Reviewed by Dr. Nizar Kharma
Brushing your teeth at least twice daily for the correct length of time and using an appropriate brushing technique is just part of the equation to keep your teeth and gums healthy. The dietary choices you make are also important. However, limiting sugary foods isn’t the only thing you need to do to prevent tooth decay.
Sugars Cause Decay
Although candies, cookies and desserts are obvious foods to keep to a minimum to protect your teeth from decay, any form of sugar can cause tooth caries. The Journal of Public Health Nutrition recommends limiting intake of sugars to less than 2 percent of total calories to reduce the risk of tooth decay.
Consumption of sugar sweetened beverages causes the most damage, but even the natural sugars present in fruit can contribute to the loss of tooth enamel. Rather than limiting your intake of fruit, you should aim to have fruit with your meal. If you do decide to have fruit or another sweet snack, it’s a good idea to rinse your teeth and mouth afterwards.
Watch out for Acidic Foods
Acidic foods can contribute to tooth decay just as much as sugary foods, as they erode the tooth enamel. Some of the worst offenders in the acidity stakes are wine, cola and citrus juices. However, if you still want to include acidic foods and drinks occasionally, team them with a more alkaline item. For instance, vegetable sticks, yoghurt or nuts are all good alkaline options.
Ensure a Good Intake of Calcium and Phosphorus
Calcium and phosphorus are both important for the remineralization of your teeth, helping to combat tooth erosion. Besides dairy produce, tofu, beans, green leafy vegetables, nuts and seeds also supply calcium in useful amounts. Meanwhile, aim for two or three portions of protein-rich foods daily, such as meat, fish, dairy, nuts or seeds, to get enough phosphorus from your diet.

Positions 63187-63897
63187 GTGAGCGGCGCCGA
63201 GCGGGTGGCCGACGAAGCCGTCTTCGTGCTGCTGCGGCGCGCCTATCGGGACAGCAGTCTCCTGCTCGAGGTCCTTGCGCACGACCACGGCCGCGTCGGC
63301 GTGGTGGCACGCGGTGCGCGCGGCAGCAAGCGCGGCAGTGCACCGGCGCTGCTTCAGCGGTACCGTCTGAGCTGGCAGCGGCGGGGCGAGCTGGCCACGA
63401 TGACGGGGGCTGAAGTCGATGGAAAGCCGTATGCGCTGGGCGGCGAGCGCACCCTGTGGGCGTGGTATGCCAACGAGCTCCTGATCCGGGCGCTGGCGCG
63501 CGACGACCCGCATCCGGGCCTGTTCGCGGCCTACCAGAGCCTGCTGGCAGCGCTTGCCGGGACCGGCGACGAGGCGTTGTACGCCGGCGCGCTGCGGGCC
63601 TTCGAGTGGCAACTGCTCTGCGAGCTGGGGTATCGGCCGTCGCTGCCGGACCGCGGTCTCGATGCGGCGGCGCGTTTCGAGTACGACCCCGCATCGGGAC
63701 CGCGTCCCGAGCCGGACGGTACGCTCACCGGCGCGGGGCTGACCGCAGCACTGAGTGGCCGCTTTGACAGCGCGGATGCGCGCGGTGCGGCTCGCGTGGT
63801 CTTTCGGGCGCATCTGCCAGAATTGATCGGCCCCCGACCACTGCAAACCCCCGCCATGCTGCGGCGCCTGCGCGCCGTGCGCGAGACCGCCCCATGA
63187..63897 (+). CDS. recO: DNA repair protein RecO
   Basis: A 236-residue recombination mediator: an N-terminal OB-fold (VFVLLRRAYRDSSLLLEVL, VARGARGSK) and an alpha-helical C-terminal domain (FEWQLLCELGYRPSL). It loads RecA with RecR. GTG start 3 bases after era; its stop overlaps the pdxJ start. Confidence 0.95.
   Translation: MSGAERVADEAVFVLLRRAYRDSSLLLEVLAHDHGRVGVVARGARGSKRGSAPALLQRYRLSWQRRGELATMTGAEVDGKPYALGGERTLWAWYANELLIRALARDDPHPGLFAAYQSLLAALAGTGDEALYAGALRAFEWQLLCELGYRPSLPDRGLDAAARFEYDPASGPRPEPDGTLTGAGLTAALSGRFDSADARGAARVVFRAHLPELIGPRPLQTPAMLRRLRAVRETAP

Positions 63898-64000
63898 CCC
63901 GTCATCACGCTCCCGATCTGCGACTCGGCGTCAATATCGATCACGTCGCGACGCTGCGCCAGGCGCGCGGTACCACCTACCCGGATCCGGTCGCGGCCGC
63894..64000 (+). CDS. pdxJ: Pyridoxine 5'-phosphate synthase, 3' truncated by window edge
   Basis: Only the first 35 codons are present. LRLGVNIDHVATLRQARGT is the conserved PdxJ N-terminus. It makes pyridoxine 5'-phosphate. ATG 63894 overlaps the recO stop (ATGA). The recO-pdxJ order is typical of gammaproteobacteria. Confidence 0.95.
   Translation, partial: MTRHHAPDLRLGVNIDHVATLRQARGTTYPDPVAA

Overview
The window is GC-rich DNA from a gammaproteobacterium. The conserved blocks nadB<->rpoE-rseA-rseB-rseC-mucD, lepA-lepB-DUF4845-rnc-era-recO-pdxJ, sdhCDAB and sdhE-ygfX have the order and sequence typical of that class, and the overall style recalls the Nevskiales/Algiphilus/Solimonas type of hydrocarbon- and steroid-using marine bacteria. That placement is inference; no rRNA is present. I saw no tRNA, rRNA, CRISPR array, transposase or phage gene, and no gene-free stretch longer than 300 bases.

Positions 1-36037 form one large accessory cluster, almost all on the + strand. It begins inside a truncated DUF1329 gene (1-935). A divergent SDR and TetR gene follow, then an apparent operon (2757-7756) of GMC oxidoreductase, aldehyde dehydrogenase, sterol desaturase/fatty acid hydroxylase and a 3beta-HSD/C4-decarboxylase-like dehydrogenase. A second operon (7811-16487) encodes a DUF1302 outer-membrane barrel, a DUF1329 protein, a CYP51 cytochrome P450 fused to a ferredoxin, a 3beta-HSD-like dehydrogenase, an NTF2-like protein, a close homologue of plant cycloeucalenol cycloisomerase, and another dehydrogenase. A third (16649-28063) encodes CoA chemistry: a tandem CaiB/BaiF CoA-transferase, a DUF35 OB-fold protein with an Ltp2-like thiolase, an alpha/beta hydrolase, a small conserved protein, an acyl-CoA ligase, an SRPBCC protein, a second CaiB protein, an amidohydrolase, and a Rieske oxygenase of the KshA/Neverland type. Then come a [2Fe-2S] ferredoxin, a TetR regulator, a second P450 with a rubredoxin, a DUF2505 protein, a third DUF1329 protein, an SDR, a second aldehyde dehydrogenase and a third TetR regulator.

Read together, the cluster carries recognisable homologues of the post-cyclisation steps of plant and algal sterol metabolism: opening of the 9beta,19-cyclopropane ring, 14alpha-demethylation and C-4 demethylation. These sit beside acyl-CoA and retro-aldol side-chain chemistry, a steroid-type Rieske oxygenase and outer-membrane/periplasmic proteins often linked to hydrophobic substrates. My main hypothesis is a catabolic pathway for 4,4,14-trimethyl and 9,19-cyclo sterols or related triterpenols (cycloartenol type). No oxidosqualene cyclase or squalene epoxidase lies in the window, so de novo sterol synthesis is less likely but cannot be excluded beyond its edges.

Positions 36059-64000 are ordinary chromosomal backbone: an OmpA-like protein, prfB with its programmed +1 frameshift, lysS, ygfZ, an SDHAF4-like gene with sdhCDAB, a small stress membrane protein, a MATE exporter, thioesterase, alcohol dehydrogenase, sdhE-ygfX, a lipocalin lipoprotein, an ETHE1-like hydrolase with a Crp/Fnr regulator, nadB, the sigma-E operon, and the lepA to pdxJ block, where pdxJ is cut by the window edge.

Make Vitamin C a Priority
As low dietary intakes of vitamin C are linked to gum disease, ensuring a good intake of foods rich in vitamin C is essential for the health of your gums. Vitamin C plays an important role in collagen production, a protein that is essential for tissue growth and repair. Additionally, vitamin C is an antioxidant, allowing it to protect your gums from damaging free radicals, which you come into contact with daily. Smoking increases your exposure to free radicals, which explains why smokers have higher vitamin C requirements. While some of the foods that are a good source of vitamin C are acidic, such as citrus fruits, kiwis, tomatoes and berries, there are plenty of less acidic options for vitamin C; try green leafy vegetables, green peas and sweet potatoes.
Don’t Forget Folate
It isn’t just pregnant women who need to include plenty of folate in their diet, as this B vitamin protects your gums as well. Indeed, research suggests that folate improves the symptoms of gum disease and relieves inflamed gums. The best dietary sources of folate include leafy greens, beans, whole grains and breakfast cereals with added folic acid.
Your Teeth Need to Last You a Lifetime!
A diet rich in nutrients, avoiding too many sugary or acidic foods and good oral hygiene will ensure your teeth stay strong and bright for years to come. Just a little thought can save you a lot of pain and dental inconvenience. Look after your teeth and they will look after you.